Week of March 14, 2016

Super PACs, Not So Super Anymore | Unofficially Official Nonprofit Organizations | Anyone But Trump, Continued | No More Free Rides for “Ride Along” Lobbyists | More Anonymous Giving from LLCs

SUPER PACs, NOT SO SUPER ANYMORE.  Earlier this cycle, as pundits were celebrating the Great Super PAC flameout of 2016, I half-wrote but didn’t finish a blog post titled, “Just Wait.”  My thesis was that the real power of Super PACs would become evident in March and April, when the political playing field would expand beyond the initial run from Iowa to New Hampshire, South Carolina and Florida, and paid advertising could begin to move the needle in large, winner-take-all states.  Now it’s clear–despite what $30M in negative Super PAC ads might have done to Marco Rubio–that Donald Trump is Super PAC kryptonite.  (At least until the General Election, when the national media will withdraw its unprecedented in-kind support from his campaign and subject him to the same rules it applies to all other candidates.)

+ Super PACs built a wall around Florida, and Trump destroyed it | The Center for Public Integrity – John Dunbar & Caty Zuvich

+ Trump, Sanders deflate Super PACs in unpredictable 2016 race | AP – Julie Bykowicz

UNOFFICIALLY OFFICIAL NONPROFIT ORGANIZATIONS.  Elected officials sometimes form non-profit organizations to advance their policy agendas–and by extension, their political interests–a practice that is equal parts controversial and effective.  This week, faced with claims of conflicts-of-interests and calls for investigations, New York Mayor Bill de Blasio became the latest politician to shut down his “official” non-profit–which had received over $1 million in donations to support the Mayor’s universal pre-Kindergarten and afforable housing proposals–claiming, “The work is done.”

+ Facing criticism, NYC mayor to shutter nonprofit group | AP – Jonathan Lemire

+ The mayor’s nonprofit that’s not really the mayor’s nonprofit | Voice of San Diego – Liam Dillon

ANYONE BUT TRUMP, CONTINUED.  As we noted in last week’s digest, the GOP is in the midst of an extended, national brainstorm over how to keep Donald Trump from leaving the Republican National Convention in Cleveland as the party’s nominee–or, if he does, how to block him from winning 270 electoral votes in November.

+ The Party still decides | The New York Times – Ross Douthat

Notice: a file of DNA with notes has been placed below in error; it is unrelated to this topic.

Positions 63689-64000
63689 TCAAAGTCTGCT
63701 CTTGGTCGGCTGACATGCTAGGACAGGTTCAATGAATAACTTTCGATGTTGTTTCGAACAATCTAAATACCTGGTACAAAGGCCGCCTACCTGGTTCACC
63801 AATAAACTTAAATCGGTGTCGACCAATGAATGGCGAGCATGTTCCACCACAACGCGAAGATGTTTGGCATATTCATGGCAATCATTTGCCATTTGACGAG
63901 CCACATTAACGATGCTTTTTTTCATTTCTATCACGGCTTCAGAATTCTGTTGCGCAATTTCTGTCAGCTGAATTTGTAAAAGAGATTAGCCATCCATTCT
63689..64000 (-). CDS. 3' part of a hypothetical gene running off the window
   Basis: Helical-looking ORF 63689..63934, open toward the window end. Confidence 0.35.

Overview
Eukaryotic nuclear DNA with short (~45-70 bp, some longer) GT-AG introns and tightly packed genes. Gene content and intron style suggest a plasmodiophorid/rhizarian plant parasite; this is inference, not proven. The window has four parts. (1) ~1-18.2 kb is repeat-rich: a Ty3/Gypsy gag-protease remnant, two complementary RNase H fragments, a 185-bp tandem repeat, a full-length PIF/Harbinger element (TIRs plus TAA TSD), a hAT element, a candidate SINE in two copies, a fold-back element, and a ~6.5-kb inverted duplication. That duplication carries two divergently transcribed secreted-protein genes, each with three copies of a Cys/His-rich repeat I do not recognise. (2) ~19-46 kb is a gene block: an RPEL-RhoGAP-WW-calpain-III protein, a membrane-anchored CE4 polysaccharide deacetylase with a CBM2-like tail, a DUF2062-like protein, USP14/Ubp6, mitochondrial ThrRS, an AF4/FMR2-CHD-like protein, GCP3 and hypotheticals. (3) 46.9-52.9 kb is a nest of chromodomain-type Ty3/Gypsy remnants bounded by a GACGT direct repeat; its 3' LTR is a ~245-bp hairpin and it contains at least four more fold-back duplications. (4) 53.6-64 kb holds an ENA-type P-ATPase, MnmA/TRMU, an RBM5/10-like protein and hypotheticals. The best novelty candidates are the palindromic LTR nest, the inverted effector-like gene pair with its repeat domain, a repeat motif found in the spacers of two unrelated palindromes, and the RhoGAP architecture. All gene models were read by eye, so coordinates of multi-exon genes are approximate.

+ GOP Official: The party chooses the nominee, not the voters | The Hill – Harper Neidig

+ How to steal a nomination from Donald Trump | Bloomberg Politics – Sasha Issenberg

+ RNC Rules: Insiders speak out on contested convention | NBC News – Ari Melber

+ How an obscure committee could decide the GOP nomination | Politico – Kyle Cheney

+ GOP effort to block Trump may lead to a morass | The New York Times – Al Hunt

+ Top conservatives gather to plot third-party run against Trump | Politico – Shane Goldmacher

+ The Electoral College could still stop Trump, even if he wins the popular vote | The Washington Post – Derek Muller

(Also, an interesting debate is unfolding about whether – and with what – RNC convention delegates can be bribed.  See here and here.)

I SEE YOU, UNREGISTERED LOBBYIST, AND I KNOW WHAT YOU’RE DOING.  One of the great urban legends in lobbying regulation is the so-called “lobbyist shield” doctrine.  In-house government affairs employees often think that, as long as a registered lobbyist accompanies them to meetings with elected officials, they don’t have to register as lobbyists themselves and report their compensation, expenditures and activities.  In fact, that is rarely the case.  This week, California–one of the few states that permitted “ride along” lobbying–changed its law to prohibit it.

Ethics agency changes loophole allowing advocates to avoid registering as lobbyists | Los Angeles Times – Patrick McGreevy

YOU STILL CAN’T SEE ME.  Updating last week’s digest, a new Washington Post investigation finds growing use of limited liability companies to make large political contributions–a practice which shields the identity of the donor or donors who capitalized the LLC.  Even still, a New York judge this week dismissed a lawsuit challenging a provision of that state’s campaign finance law that expressly permits LLCs to make political contributions, and to do so at higher individual limits (up to $150,000 per year, versus $5,000 per year for corporate contributions) and without disclosing their funding sources.

(I still think it’s only a matter of time until a state regulator tags one of these LLCs as a political committee–and penalizes it for failing to register as a PAC, failing to report, and making excessive contributions.)


About the Political Law Digest

The Political Law Digest is a weekly review of important stories and significant developments in campaign finance, election law, lobbyist regulation and government ethics – compiled by Chris Ashby and the political activity lawyers at Ashby Law.  To subscribe, or to submit a story, email Kaitlin@Ashby-Law.com.


Week of March 7, 2016

FEC deadlocks on LLC donor disclosure | As Trump approaches 1237, Republicans examining convention rules, independent bids | NY seeks to require public affairs strategists to register as lobbyists | A war over voting laws rages in North Carolina